Encoded by the Orphan Drug Act (ODA) in 1983, rare diseases are those that afflict less than 200,000 persons in the U.S. from infancy through adulthood. While “rare” may connote qualities separate from “common,” this should not marginalize rare diseases. In fact, rare gastrointestinal and hepatobiliary diseases are advancing our field in an ever-expanding manner with implications for patients, clinicians and researchers. Here, we will discuss how rare diseases illuminate conditions across a broad spectrum, impact health care utilization, promote training and mentoring, and how our partnerships with patients and families are transformational.
Rare diseases have enhanced our understanding of conditions such as inflammatory bowel disease (IBD) and eosinophilic gastrointestinal diseases. IBD encompass a spectrum of genetic contributions, from presentations in adults — where gene disruptions confer susceptibility — to much rarer presentations in infants when a single gene change may cause disease. Starting with the discovery of IL10 receptor defects, attention to these exceptional conditions has led to the characterization of an increasing array of molecular mechanisms of mucosal inflammation, including regulatory T cell (e.g., IL10R), phagocyte (e.g., G6PC3) and epithelial barrier (e.g., TTC7A).1 These breakthroughs, and their applications to therapeutic targets, have accelerated our understanding of IBD. Similarly, the emergence of eosinophilic diseases has brought forth the complexities of gastrointestinal antigen-immune responses and fostered dietary modifications as a treatment for eosinophilic esophagitis. Molecular studies have further defined eosinophilic esophagitis phenotypes with downstream clinical implications.2
At the core of rare diseases are the patients, and our partnership with them is germane to advancement of these diseases.
Though rare diseases affect a limited number of individuals, they may impact a disproportionate amount of health care resources, owing to both medical complexity and lack of clarity in optimal care. In addition, establishing a diagnosis requires ongoing testing, including initial evaluation and potential treatment of more common conditions. To address this imbalance, tools such as centers of excellence, expert consensus opinions and clinical guidelines help provide evidence-based care. In addition, ODA grants special “orphan designation” status to drugs, both small molecules and biologics, for rare diseases and provides various development incentives, including tax-credits. Nevertheless, innovative treatment strategies for rare diseases can be costly, as in chimeric antigen receptor T-cell (CAR-T) therapy for relapsed/refractory B-cell acute lymphoblastic leukemia.3 This study and the accompanying editorial discuss defining value for orphan drugs and further the conversations on aligning payer structures with clinical needs.3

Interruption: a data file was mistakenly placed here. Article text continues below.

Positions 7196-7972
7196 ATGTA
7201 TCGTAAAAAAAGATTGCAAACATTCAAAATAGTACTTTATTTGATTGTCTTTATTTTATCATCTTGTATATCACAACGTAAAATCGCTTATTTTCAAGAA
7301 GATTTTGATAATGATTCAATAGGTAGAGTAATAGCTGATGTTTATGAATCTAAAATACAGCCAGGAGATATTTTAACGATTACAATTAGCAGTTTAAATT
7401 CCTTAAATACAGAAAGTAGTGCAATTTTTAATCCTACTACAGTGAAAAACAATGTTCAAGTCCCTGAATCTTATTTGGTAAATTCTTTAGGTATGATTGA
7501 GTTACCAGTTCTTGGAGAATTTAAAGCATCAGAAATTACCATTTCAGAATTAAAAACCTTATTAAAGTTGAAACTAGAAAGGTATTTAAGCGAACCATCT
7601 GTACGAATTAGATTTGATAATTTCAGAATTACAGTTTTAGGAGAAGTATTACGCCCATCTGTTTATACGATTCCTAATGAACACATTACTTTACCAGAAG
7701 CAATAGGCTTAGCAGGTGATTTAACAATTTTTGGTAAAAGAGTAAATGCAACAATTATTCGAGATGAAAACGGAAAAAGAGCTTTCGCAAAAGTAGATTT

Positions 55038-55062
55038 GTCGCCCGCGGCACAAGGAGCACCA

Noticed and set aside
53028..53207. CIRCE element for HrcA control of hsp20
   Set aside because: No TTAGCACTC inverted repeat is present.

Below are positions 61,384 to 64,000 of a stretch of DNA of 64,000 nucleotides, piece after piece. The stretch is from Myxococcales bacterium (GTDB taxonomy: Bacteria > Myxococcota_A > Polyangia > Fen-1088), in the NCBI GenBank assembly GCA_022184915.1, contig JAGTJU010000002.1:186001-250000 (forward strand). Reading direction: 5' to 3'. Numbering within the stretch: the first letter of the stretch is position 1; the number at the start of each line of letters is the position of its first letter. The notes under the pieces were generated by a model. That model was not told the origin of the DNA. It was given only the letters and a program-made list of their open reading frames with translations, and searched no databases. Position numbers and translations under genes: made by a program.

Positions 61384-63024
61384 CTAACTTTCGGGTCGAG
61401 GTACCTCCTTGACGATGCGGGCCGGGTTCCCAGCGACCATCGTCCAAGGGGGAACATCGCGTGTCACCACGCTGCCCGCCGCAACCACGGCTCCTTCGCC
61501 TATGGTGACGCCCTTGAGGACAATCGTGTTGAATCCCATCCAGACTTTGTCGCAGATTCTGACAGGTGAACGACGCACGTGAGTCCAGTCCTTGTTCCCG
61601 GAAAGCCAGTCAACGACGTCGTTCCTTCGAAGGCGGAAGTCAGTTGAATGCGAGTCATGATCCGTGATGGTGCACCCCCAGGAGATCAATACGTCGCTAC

Underlying our ability to move the field forward and further mature the care and study of rare diseases, it is imperative that we educate, mentor, coach and promote a cadre of learners, researchers, and leaders. Involving learners in the care of these patients strengthens GI training where residents and fellows gain insights into fundamental pathophysiologic principles and acquire the instinct to recognize unique disease states. In addition, rare diseases afford early career gastroenterologists opportunities for discovery in unexamined territories and accelerate career advancement. The Rare Disease Clinical Research Network (RDCRN) has 21 consortia studying more than 190 diseases, and works to improve rare disease understanding and awareness, in both the patient and medical communities. One such consortium, Consortium of Eosinophilic Gastrointestinal Diseases Researchers (CEGIR), has provided multicenter collaborations and cross-institutional mentorships that have accelerated the research of early-stage investigators and mobilized the necessary resources for robust clinical research.4